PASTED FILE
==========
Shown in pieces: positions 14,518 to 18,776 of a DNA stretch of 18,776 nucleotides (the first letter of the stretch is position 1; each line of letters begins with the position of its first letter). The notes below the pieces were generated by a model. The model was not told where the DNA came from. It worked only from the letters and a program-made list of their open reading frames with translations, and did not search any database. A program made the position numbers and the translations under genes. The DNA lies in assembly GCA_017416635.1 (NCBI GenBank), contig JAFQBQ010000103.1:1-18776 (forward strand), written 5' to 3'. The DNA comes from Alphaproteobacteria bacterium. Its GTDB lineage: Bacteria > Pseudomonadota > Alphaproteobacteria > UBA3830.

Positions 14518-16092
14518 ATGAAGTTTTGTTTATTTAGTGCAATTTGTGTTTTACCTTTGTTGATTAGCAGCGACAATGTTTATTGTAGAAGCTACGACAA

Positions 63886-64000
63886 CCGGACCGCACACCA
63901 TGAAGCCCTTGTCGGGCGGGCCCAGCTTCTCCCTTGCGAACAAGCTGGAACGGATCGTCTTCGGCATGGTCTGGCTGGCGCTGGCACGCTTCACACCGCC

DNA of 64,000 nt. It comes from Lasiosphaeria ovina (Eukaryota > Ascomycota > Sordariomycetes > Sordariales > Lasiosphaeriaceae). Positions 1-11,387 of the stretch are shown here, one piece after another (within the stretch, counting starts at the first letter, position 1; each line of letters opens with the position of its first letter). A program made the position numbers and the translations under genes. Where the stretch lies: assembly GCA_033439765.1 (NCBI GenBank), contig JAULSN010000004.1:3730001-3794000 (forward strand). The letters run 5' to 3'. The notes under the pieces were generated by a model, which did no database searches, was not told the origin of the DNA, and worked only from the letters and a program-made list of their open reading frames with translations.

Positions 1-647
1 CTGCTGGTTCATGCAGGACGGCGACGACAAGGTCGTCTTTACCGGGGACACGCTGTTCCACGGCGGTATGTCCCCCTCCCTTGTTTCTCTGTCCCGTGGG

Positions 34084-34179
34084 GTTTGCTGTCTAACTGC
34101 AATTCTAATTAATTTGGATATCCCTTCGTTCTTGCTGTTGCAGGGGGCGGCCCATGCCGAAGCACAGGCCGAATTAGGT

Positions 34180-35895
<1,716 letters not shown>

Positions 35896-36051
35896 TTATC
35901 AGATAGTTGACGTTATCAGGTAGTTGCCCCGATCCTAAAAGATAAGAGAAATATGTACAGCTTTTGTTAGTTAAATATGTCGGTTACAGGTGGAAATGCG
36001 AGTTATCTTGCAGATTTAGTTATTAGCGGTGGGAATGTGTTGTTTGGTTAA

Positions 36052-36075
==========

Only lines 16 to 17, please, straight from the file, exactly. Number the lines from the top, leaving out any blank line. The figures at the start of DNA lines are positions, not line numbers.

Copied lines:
35896 TTATC
35901 AGATAGTTGACGTTATCAGGTAGTTGCCCCGATCCTAAAAGATAAGAGAAATATGTACAGCTTTTGTTAGTTAAATATGTCGGTTACAGGTGGAAATGCG